The emotional scene between Genesis and her father, Emory, toward the end of the book, broke my heart. You manage to navigate the relationship between Genesis’ parents and between her parents and her with a great deal of compassion. Was that something you specifically wanted to accomplish, and why? (i.e., not demonizing her father, but helping readers see his pain too).

Endings are incredibly hard. I knew there had to be a resolution of some sort. A showdown. You see, my dad had his faults much like Emory, but he was a good person. If it weren’t for those demons he was fighting, then he would’ve been a better father. I imagine that this is the case with a lot of parents. We all have something we’re dealing with, right? So, it was important for readers to not see this man, this father, as a horrible person with addictions and not have an inkling on what his internal struggle was.

Truthfully, it’s the moment I wanted to have with my own dad; it was therapy for me. And I cried writing it too. There are some words I’ve always wanted to hear from my father and words I’ve always wanted to say. And incidentally, I was watching an episode from Iyanla Fix My Life, and four young adults confronted their father who I think might’ve been in and out of jail. They said some of the same things I replayed over and over in my head that I wanted to say to my own dad. So I knew, I knew that Genesis had to go there. It’s real. Not only for me or that family on TV, but for so many others.

They said some of the same things I replayed over and over in my head that I wanted to say to my own dad. So I knew, I knew that Genesis had to go there. - Author @storiestolife on her debut novel @simonkids Click To Tweet

Genesis struggles with peer pressure and wanting to be liked throughout the novel. Besides the natural human (especially as a teen) desire to be liked, would you say this desire for acceptance is intensified by her issues with self-hate?

Yes, indeed. That’s why you see her adapting and changing herself to fit in, be like the others as mentioned earlier, even through language. She picked up slang words from the cool kids, or those who she thought was cool. She would even pick up “ridiculous” and “stinking” from Yvette and Belinda. If she were more like them, then she would be less like herself.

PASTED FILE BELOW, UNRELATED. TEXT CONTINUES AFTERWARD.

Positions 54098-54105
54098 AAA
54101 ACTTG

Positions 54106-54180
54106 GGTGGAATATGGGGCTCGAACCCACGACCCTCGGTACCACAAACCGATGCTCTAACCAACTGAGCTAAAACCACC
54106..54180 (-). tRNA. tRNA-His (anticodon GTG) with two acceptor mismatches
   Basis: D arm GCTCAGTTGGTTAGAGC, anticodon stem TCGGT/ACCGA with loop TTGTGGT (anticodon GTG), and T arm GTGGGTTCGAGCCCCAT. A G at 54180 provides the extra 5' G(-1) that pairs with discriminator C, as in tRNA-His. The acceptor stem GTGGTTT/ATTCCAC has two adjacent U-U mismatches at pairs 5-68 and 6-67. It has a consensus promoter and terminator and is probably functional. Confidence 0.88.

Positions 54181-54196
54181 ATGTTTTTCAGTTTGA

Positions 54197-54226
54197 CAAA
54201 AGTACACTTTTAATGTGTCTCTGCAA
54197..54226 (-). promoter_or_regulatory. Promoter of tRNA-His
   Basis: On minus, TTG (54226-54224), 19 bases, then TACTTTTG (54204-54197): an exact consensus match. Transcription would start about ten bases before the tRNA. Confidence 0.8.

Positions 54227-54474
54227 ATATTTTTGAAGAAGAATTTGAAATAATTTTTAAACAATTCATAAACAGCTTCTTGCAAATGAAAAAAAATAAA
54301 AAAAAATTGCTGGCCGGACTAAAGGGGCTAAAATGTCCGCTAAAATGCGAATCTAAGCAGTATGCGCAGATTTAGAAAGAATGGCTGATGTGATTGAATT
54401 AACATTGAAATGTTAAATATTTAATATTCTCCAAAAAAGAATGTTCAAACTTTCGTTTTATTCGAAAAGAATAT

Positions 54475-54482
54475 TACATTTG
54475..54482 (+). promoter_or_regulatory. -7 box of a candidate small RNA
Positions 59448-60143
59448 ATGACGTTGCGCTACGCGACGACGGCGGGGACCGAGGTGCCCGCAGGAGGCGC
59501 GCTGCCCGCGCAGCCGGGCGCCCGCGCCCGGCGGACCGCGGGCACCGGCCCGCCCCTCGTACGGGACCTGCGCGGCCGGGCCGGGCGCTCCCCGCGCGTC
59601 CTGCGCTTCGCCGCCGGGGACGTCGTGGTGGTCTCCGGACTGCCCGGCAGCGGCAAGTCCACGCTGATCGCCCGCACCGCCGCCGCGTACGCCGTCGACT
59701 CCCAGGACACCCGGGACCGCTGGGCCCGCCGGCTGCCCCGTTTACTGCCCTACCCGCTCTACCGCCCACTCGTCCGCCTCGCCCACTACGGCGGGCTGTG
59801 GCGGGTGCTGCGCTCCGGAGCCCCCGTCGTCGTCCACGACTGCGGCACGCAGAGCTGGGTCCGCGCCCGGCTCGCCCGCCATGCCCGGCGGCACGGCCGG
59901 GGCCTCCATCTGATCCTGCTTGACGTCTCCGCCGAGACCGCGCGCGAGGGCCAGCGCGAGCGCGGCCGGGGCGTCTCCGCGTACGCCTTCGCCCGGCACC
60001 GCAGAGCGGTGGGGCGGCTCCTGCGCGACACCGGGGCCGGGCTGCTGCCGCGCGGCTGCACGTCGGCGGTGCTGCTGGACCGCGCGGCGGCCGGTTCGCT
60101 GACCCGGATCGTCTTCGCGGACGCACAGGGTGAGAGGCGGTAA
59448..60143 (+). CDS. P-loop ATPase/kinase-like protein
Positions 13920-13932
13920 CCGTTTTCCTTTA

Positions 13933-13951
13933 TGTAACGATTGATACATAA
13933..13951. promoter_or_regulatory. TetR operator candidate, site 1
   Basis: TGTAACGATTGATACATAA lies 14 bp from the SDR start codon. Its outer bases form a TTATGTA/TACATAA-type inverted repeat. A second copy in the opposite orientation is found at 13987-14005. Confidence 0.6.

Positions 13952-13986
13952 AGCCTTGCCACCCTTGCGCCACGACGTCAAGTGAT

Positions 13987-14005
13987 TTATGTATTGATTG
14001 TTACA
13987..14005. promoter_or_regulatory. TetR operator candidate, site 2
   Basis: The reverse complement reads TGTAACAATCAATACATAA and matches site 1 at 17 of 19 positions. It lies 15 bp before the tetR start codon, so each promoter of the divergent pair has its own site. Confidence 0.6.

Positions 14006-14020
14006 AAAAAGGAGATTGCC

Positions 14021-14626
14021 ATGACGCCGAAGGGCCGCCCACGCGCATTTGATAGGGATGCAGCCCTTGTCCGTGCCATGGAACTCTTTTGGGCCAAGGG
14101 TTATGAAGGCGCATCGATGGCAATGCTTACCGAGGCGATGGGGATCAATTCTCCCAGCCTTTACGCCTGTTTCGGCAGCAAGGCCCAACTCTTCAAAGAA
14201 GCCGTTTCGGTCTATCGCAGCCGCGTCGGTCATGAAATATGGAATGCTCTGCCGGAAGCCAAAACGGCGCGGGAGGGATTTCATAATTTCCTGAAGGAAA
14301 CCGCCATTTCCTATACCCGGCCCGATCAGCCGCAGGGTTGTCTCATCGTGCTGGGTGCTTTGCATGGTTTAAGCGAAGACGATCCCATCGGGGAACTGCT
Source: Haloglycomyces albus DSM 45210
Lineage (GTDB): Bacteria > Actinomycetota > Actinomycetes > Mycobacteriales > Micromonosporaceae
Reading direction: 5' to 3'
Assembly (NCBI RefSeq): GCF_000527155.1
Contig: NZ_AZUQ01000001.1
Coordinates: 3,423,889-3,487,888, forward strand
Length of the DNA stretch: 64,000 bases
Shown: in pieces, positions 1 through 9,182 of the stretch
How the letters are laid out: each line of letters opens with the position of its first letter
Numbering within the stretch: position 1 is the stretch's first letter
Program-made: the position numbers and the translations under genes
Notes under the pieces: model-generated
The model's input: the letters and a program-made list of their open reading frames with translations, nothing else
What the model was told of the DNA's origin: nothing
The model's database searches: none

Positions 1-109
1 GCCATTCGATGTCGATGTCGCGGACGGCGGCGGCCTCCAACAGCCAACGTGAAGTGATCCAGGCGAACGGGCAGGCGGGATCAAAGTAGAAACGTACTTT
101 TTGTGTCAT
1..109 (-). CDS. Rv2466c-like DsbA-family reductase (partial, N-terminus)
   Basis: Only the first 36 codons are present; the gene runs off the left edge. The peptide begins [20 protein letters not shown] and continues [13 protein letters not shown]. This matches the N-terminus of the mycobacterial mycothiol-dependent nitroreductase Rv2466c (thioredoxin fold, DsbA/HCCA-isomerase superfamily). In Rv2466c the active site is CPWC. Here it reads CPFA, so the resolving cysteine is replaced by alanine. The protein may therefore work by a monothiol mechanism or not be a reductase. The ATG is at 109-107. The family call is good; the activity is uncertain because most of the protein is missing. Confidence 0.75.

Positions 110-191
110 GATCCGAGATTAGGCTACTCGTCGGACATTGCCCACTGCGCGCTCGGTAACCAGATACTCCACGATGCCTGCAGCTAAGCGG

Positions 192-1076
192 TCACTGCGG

I have such a soft spot for Sophia and Troy who are both also dealing with personal challenges. Did you have any particular inspiration for both of those characters?

No, not really. Although in middle school I did have a crush on a boy named Troy, and he did have muscles . . . And he was nice to me. That was the year that two girls wrote a list of 100 reasons why they hated Alicia. Now, that’s a true story! Anyway, I’m so much like Genesis, haha . . . Except I was the heavy kid that was teased. So, Troy being nice ultimately reflected in the book. Hey, are you crushing on Troy, too? (wink)

(I totally am!)

There are so many pop culture and musical references in this book – I loved that! Is it safe to say that you love music too?

I do I do I do. I teach dance fitness and no matter how exhausted I am–the music energizes me. And I love dancing. When I write, I usually write to music. My favorite songs to write to are John Coltrane’s “My Favorite Things” and Miles Davis “Kind of Blue” and “So What.”

How did you balance writing with a full-time job?

I don’t. I have to figure something out, hahaha. What I try to do is block off sacred time even if it’s only during the weekends. Yet, with lesson planning, grading, and the endless emails it is so hard. I try not to beat myself up because even if my butt isn’t in the chair, I’m thinking about a story, jotting down ideas, making outlines, or observing students . . . I’m still finding a way to write something.

Black woman, author Alicia D. Williams works on a laptop in a cafe

What do you hope readers will gain from reading your debut novel?

Ohhh so much. And it could be different things for different people. If it can’t be all of these takeaways, then I’ll settle for some, and if it can’t be some, then hopefully one. I need my readers to know that they are good enough. Just as they are. Period. Many times we’re told what we’re not and we carry these “not’s” for the rest of our lives. Also, I’d like to remind my young readers that they don’t have to carry blame or guilt from their parent’s choices. I want them to question what beautiful is and to get the courage to define beauty for themselves. And yeah, to be okay with who they are. Never change to fit in — we must be brave. All of us.

What’s next from you, Ms. Williams? Can we expect another middle-grade novel?

My next project is actually a picture book biography of Zora Neale Hurston. This summer I’ll have more time to pen more work, what? Well, not exactly sure.

Exciting!


Black woman, author, Alicia D. WIlliams poses against a rust colored backgroundAlicia Williams is a graduate of the MFA program at Hamline University. An oral storyteller in the African-American tradition, she is also a middle-school teacher who lives in Charlotte, North Carolina. Genesis Begins Again is her debut novel.

Connect with Alicia on Twitter @storiestolife and her website.


Thank you so much, Alicia! I loved this interview so much — and Genesis too!

Genesis Begins Again is available for purchase. I reviewed it here.